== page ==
Don't assume that
your ability to influence application review committee decisions
is gone once your applications are
While decisions do rest primarily on your record up to the point
of application--and on the application itself (including
recommendations)--there still may be ways to influence outcomes. For example,
if you didn't have a personal interview before sending applications, you might still
be able to arrange one
before final decisions are made.
Two more scenarios help illustrate what else can
be done after the point of submission to try to influence final offers.
SCENARIO ONE You are applying to college (or graduate school or professional school)
and face an application due date in early January.
You have done exceptionally
well in your courses and would like
the application review committee to see evidence of your success, but the academic period
doesn't conclude until late January.
Contact the admission
office and request that you be allowed to submit a
of your grades for courses-in-progress a few weeks late. It is likely that
the committee won't begin reviewing applications right away,
so the transcript will probably arrive in sufficient time to be included in your file.
Your request may be granted.
This advice applies in a number of other similar
situations. Applicants who retake and
do well on college board exams just after application due dates, applicants who
complete a research project just after due dates, applicants who
can contact their main
professor for a recommendation only after the professor returns from a
sabbatical, just after due dates, etc.--all face the same circumstances.
It would make sense in every case
to request permission to submit additional application materials shortly after the due
SCENARIO TWO You applied to graduate school
at two closely ranked, competitive
universities. You were admitted to one school and wait-listed at the other.
Or maybe you
were accepted at both schools but were offered
a scholarship only at one.
What extra measures can you take--in the first scenario--to get admitted, or--in the second scenario--to obtain
funding at that school as well?
In these situations it is worth using your existing
offer to try to leverage
what you want out of the university you'd prefer to attend.
It is also advisable to attack this problem at the departmental level as that's where
decisions about graduate student admission and/or funding are often made (especially
later decisions), and this is also
where competition with the other university's concomitant department for getting the best students
will be strongest.
With this strategy in mind, arrange for a personal interview at the department where you'd
prefer to study. Start by speaking to the department chairperson or the graduate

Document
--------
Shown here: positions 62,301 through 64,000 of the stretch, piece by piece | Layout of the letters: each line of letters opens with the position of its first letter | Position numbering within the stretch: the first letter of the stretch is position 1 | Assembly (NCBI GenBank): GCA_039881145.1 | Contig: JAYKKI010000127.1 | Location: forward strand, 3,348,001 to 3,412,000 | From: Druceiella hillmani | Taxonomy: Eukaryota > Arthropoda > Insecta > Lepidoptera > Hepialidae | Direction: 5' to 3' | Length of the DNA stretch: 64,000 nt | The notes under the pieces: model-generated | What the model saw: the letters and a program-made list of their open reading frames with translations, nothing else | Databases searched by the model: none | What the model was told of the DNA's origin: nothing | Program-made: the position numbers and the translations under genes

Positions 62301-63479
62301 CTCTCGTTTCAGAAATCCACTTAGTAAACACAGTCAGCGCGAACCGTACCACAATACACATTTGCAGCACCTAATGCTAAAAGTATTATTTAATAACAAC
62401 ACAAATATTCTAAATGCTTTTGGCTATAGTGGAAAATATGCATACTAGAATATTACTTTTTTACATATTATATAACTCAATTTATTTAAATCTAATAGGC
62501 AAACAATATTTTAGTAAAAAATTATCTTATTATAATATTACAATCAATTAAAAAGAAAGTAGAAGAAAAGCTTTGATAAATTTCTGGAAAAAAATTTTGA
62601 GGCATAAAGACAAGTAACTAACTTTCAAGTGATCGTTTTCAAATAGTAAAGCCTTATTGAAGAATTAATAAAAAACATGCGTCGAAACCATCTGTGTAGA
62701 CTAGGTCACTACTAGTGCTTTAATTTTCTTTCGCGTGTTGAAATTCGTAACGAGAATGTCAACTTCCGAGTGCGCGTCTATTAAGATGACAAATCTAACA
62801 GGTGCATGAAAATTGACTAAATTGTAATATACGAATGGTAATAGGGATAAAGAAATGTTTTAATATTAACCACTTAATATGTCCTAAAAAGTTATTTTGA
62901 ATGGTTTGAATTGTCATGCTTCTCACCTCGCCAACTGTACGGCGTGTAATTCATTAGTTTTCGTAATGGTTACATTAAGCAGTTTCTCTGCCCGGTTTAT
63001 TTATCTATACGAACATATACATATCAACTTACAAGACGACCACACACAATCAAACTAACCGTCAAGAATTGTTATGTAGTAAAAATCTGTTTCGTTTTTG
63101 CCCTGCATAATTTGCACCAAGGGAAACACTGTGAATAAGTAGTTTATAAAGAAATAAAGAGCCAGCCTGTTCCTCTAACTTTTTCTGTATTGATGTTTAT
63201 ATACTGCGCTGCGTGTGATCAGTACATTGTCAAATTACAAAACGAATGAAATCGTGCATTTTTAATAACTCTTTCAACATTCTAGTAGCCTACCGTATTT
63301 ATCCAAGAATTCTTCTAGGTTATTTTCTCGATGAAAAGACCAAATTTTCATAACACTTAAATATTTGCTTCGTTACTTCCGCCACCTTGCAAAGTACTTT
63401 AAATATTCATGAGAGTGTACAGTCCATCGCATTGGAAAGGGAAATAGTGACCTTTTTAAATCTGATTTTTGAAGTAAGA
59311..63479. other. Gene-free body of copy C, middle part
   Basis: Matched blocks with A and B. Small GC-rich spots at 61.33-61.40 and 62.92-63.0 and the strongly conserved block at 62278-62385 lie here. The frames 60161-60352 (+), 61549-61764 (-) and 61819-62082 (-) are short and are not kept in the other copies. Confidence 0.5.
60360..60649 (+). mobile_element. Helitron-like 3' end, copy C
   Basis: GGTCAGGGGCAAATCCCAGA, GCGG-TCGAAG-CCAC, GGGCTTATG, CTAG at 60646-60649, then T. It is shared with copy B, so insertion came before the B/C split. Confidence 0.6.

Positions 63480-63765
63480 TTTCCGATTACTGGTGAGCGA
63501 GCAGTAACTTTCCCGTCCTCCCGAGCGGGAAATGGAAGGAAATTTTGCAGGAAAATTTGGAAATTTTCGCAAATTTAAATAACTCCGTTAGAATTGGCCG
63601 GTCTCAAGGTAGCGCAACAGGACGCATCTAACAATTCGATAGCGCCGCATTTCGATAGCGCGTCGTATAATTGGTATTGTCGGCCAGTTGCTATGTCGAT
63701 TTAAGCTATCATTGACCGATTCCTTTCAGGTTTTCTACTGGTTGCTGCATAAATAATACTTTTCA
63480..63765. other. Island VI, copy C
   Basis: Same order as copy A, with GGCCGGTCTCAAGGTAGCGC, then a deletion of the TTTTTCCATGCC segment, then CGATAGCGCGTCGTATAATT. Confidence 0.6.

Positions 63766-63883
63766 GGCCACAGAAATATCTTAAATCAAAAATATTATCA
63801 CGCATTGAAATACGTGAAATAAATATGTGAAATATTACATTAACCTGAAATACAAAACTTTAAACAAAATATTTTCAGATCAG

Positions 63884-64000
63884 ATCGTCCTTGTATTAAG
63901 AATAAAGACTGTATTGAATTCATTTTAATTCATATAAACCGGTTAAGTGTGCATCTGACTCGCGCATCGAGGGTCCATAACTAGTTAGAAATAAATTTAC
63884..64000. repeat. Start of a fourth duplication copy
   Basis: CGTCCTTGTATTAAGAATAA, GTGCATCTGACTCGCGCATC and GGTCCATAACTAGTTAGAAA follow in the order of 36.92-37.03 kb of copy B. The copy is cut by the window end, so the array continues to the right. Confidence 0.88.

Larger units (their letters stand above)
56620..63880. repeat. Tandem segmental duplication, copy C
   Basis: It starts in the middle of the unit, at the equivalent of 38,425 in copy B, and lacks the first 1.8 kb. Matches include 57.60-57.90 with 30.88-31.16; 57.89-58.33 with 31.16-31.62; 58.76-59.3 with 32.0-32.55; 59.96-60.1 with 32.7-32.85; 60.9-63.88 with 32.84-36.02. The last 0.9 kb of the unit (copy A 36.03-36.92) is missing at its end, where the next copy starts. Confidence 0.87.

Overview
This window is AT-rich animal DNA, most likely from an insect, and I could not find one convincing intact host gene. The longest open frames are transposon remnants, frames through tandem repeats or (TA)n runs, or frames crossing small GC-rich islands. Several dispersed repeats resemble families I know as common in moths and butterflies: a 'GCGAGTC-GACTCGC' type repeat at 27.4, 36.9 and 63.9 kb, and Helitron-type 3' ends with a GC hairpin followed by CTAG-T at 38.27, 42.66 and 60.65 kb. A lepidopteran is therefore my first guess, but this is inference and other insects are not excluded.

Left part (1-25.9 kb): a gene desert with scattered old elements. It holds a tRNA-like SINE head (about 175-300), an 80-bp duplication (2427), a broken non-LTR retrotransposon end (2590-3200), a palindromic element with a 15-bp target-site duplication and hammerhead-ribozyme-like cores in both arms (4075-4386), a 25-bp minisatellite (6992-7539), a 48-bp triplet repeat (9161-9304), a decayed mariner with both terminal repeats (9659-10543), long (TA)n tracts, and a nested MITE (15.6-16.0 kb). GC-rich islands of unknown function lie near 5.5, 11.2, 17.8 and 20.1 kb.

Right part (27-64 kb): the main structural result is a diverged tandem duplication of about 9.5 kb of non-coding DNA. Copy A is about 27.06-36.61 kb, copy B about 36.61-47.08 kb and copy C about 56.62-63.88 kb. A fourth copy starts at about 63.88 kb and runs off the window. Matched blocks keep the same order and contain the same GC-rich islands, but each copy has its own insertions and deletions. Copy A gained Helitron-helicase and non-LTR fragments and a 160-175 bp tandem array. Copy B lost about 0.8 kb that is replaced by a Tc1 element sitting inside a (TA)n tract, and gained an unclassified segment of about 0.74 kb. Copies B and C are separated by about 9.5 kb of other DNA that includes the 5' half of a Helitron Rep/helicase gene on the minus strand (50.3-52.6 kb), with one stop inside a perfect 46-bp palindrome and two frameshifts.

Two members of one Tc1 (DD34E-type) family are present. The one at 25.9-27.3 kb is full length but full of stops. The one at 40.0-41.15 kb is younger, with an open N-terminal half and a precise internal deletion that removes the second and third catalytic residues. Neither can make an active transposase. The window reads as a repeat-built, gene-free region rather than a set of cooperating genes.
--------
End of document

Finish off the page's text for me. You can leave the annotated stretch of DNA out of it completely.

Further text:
Indicate your strong interest in becoming a student in their department,
but also let them know of your offer to attend the other school/receive a
scholarship or funding. After you've had a chance to talk, make known your preference
to study in their department. In the second scenario, let it be known that you'd choose to study
in their department if they could
help you find financial assistance. Luck, and rivalry, may be on your side, and you may get what you
want right then.
If, however, you fail to get what you want out of
first faculty member you meet, don't give up. Talk to faculty members who specialize
in your sub-field(s) of interest. Maybe someone with say over admissions
in a sub-field could sway the decision in your favor. Maybe someone with control over
grant money to do a research project could use your assistance and help defray your tuition cost
with a stipend.
Talk to graduate students. They might be able to point you to faculty members
with influence and/or funding.
You might also try these same general tactics over
the phone, but being there for face-to-face discussions is most advantageous.
This same leveraging approach could be employed in similar situations where
two or more universities/colleges/professional schools/departments are rivals.
While undergraduate college applicants or professional school applicants
may have less bargaining leeway than graduate school candidates (especially for funding) , it is
worth trying the tactics suggested here.
The competitive dynamics are especially strong in situations where the institutions
are closely ranked and/or compete for students in the same geographic region.
Students who try late-phase negotiating tactics--whether it be for financial awards
or admission in the first place--may find themselves with choices
they didn't have previously.